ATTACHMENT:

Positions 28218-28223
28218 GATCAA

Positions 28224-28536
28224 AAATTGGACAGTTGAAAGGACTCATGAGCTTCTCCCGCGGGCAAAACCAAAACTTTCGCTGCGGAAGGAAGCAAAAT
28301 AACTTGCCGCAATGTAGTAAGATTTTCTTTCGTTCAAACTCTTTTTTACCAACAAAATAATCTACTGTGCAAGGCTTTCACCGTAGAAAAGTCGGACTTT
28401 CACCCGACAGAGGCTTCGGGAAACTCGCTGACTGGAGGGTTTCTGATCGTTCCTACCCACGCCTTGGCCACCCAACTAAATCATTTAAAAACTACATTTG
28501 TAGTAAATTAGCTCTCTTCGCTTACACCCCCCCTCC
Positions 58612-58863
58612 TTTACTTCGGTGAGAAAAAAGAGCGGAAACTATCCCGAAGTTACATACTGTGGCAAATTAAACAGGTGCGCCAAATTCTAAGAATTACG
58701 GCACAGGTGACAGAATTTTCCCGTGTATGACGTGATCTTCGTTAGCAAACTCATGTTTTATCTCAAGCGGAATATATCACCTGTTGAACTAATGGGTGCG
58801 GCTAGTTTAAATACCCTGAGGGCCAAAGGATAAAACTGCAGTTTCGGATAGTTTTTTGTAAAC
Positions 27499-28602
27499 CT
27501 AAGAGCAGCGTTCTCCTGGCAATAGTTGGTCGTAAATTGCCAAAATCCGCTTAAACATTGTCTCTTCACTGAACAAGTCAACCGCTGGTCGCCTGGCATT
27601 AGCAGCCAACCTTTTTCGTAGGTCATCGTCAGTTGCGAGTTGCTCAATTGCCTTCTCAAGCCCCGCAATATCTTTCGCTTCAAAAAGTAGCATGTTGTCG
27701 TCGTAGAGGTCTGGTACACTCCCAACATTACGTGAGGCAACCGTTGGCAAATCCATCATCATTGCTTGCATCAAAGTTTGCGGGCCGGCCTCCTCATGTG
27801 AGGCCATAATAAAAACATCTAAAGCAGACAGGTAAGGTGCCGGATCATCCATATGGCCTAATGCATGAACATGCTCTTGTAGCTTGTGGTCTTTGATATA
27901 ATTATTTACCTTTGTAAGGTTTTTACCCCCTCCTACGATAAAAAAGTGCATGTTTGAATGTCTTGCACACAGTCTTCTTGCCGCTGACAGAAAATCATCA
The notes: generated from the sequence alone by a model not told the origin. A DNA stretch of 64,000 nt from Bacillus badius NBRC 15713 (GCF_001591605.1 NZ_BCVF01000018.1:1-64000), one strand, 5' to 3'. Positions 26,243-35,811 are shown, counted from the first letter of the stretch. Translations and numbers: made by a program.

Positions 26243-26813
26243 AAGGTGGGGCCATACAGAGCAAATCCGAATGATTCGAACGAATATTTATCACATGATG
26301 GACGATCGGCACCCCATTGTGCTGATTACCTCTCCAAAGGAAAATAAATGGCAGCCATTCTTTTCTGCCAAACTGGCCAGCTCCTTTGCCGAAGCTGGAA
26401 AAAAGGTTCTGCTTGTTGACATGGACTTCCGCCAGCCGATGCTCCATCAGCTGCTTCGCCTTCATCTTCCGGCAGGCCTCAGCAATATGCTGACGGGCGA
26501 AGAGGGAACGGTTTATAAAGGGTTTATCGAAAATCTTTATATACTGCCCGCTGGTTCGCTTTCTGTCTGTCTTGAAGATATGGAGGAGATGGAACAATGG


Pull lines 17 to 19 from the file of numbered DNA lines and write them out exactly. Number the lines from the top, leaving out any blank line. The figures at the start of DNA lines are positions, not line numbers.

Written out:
27801 AGGCCATAATAAAAACATCTAAAGCAGACAGGTAAGGTGCCGGATCATCCATATGGCCTAATGCATGAACATGCTCTTGTAGCTTGTGGTCTTTGATATA
27901 ATTATTTACCTTTGTAAGGTTTTTACCCCCTCCTACGATAAAAAAGTGCATGTTTGAATGTCTTGCACACAGTCTTCTTGCCGCTGACAGAAAATCATCA
The notes: generated from the sequence alone by a model not told the origin. A DNA stretch of 64,000 nt from Bacillus badius NBRC 15713 (GCF_001591605.1 NZ_BCVF01000018.1:1-64000), one strand, 5' to 3'. Positions 26,243-35,811 are shown, counted from the first letter of the stretch. Translations and numbers: made by a program.